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Breakthroughs Achieved in Quantum Computing, Business and Industry Trends Analysis

Quantum computing is a technology that uses the unique abilities of quantum systems to be in multiple states at once.  Such superpositions would allow the computer to perform many different computations simultaneously.  This is a merger of physics (and its laws of quantum mechanics) with computer science.
Quantum computing uses quantum bits, also known as qubits, as the fundamental unit of data.  Qubits differ vastly from data in traditional computing in that they are not binary.  The laws of quantum mechanics are very different from the laws of traditional physics.  A qubit can exist not only in a state corresponding to 0 or 1 as in a binary bit, but also in states corresponding to a blend or “superposition” of these states.  Qubits have the potential to enable the computer to perform calculations at speeds that may not be attained by traditional computers.  Many computer firms are focusing on “quantum supremacy,” or the point at which a quantum computer may be able to perform computations that are too complex to be handled by traditional computers.  Google (owned by Alphabet, Inc.) hopes to have a viable quantum computer by 2029 operating at 1-million qubits.
This technology has immense potential applications in such areas as mathematical modeling, cryptography, genetic research and the management of extremely large databases.  For example, a quantum computer could have enough processing power to open encrypted data, creating vast new global data security issues.  Financial services companies such as HSBC Holdings PLC, Ally Financial, Inc., KPMG and BBVA are considering quantum systems to quickly and more accurately analyze portfolio optimization and pricing.
In 2018, Google reached a quantum computing milestone with its 72-qubit Bristlecone chip.  In late 2018, Google entered into an agreement with NASA to test the Bristlecone chip against the space agency’s Pleiades supercomputer, with a demonstration to take place in 2019.  Google reported a breakthrough in late 2019, in which a quantum computing experiment generated approximately 1 million random strings of numbers in three minutes and 20 seconds, which might take a supercomputer 10,000 years to achieve.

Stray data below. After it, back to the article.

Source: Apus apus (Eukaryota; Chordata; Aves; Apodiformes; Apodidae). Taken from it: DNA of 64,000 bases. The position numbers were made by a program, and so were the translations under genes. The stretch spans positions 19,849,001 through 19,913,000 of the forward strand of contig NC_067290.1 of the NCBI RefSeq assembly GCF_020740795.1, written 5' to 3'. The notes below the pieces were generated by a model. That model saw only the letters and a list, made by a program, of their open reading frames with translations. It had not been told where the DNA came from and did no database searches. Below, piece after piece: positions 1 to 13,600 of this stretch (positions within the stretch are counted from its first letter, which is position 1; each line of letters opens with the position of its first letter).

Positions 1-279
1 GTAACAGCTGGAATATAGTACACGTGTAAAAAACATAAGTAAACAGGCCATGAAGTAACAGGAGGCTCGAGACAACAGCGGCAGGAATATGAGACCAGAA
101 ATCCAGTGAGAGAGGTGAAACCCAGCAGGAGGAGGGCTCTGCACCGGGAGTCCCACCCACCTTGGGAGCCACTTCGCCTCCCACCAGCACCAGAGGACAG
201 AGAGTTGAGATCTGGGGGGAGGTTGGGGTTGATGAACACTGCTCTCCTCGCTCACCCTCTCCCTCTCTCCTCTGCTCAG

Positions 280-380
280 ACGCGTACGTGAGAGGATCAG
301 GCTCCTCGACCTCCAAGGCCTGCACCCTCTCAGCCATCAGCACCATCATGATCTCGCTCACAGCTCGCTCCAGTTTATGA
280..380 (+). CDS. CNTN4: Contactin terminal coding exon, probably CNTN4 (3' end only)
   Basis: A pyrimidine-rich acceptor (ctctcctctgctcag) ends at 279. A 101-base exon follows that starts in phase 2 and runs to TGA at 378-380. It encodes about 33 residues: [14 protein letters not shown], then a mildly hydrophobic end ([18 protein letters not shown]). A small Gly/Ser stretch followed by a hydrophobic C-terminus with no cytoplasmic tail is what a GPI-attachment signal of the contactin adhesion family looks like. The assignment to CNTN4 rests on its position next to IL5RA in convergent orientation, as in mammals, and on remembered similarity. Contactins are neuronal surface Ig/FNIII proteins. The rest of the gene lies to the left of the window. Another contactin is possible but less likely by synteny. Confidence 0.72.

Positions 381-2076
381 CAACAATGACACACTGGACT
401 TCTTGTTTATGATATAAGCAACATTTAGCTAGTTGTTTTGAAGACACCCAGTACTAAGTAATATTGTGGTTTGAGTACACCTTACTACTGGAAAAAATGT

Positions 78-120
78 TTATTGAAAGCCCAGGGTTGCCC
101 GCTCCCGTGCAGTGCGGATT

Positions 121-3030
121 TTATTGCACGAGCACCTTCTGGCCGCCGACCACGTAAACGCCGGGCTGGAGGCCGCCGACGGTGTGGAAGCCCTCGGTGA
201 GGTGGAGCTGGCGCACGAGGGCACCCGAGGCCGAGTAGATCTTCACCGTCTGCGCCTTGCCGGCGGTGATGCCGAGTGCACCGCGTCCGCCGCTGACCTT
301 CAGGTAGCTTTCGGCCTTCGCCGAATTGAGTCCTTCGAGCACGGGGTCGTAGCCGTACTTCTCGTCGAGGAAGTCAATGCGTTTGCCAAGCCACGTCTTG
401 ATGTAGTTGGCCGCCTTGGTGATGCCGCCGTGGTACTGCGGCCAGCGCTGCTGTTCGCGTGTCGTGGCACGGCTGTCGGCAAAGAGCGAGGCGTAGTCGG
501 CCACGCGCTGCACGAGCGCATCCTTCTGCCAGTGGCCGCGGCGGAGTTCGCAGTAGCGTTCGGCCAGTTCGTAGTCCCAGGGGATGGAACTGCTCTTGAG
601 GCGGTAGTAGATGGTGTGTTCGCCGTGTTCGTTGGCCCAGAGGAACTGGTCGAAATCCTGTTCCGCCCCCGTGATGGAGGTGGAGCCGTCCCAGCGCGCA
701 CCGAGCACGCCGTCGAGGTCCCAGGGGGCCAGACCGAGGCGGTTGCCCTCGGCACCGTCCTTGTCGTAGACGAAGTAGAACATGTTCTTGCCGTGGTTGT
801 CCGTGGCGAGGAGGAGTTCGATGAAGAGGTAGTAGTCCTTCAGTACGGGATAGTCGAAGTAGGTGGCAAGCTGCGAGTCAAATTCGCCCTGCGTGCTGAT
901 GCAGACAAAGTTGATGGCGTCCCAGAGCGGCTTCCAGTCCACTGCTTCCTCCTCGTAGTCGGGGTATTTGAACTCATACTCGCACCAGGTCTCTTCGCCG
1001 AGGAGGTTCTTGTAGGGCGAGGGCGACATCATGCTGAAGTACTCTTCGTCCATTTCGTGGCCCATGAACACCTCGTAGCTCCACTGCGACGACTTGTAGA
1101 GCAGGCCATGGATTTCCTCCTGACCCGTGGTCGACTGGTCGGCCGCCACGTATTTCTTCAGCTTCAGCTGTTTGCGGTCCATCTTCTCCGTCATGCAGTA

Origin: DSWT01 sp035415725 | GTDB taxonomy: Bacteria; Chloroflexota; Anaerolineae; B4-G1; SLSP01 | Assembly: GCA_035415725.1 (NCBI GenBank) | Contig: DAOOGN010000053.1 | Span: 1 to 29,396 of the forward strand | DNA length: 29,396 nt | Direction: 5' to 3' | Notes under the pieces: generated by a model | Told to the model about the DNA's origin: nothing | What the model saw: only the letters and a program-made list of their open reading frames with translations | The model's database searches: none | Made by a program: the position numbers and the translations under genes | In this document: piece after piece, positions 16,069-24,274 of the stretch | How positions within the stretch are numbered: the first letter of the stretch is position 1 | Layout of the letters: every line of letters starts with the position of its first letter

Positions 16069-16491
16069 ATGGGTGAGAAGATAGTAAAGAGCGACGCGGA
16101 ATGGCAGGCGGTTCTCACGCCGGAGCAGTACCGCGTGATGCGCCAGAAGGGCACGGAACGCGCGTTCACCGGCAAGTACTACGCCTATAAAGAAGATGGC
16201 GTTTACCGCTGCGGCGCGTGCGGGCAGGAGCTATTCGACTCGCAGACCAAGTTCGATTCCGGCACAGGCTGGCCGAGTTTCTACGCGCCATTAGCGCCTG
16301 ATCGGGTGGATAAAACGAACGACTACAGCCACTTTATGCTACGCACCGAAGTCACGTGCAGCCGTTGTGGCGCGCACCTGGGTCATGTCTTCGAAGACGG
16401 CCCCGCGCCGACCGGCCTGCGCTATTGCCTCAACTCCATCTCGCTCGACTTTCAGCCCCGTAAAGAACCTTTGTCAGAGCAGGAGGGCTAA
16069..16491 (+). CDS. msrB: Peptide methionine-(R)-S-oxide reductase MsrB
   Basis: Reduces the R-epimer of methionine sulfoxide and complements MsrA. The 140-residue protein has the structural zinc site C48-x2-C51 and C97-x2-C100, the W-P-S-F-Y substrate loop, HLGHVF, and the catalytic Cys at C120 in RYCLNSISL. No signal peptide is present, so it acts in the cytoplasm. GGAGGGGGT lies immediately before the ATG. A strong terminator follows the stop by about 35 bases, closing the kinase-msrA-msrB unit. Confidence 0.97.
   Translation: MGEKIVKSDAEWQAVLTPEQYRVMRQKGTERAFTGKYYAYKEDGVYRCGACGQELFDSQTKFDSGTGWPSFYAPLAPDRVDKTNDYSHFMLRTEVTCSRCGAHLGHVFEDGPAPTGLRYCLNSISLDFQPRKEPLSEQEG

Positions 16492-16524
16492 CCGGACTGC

Meanwhile, Berkeley, California-based Rigetti Computing deployed a 128-qubit system in late 2019, which is available through Amazon Braket, a fully managed AWS system.  In addition to the Rigetti machines, Amazon Bracket offers AWS customers cloud access to quantum computers from D-Wave Systems and IonQ.  D-Wave Systems was a pioneer in quantum computing with a superconducting chip called a quantum annealer that addresses optimization problems.  Startup IonQ is taking a different tack, working with atoms trapped by lasers.
IBM announced in early 2020 that it had more than 12,000 users per month for its IBM Q Network, consisting of 15 publicly available quantum computers, in sizes ranging from five to 53 qubits.  Users, who include a range of people from school children to university researchers, access the computers via the cloud.  In late 2022, IBM launched its 433-qubit Osprey chip with triple the number of qubits of its Eagle chip, which had debuted in 2021.
In October 2020, Honeywell International, Inc. released its newest quantum computer which initially offered 10 fully connected qubits and a proven quantum volume of 128.  Commercial users of the computer, called the System Model H1, include Merck and DHL.
Outside the U.S., the EU is making quantum research a top priority, investing $1.2 billion over 10 years starting in 2017.  China is making serious strides in research, launching the first satellite with the ability to transmit quantum data in mid-2017.  The Chinese government is investing $10 billion in a cutting-edge research facility that will include work on quantum computing.  In the U.S., the NIST (National Institute of Standards and Technology) has been running Post-Quantum Cryptography algorithm competitions in an effort to develop encryption capabilities that can foil quantum computers.
In 2023, IBM and Google announced plans to invest a combined $150 million in quantum computing research at the University of Chicago and the University of Tokyo, in an effort to stay ahead of China.  IBM plans to give $100 million to the two institutions for the development of a quantum-centric supercomputer.  Google’s $50 million will be accompanied by university access to its quantum computer as part of a long-term partnership.

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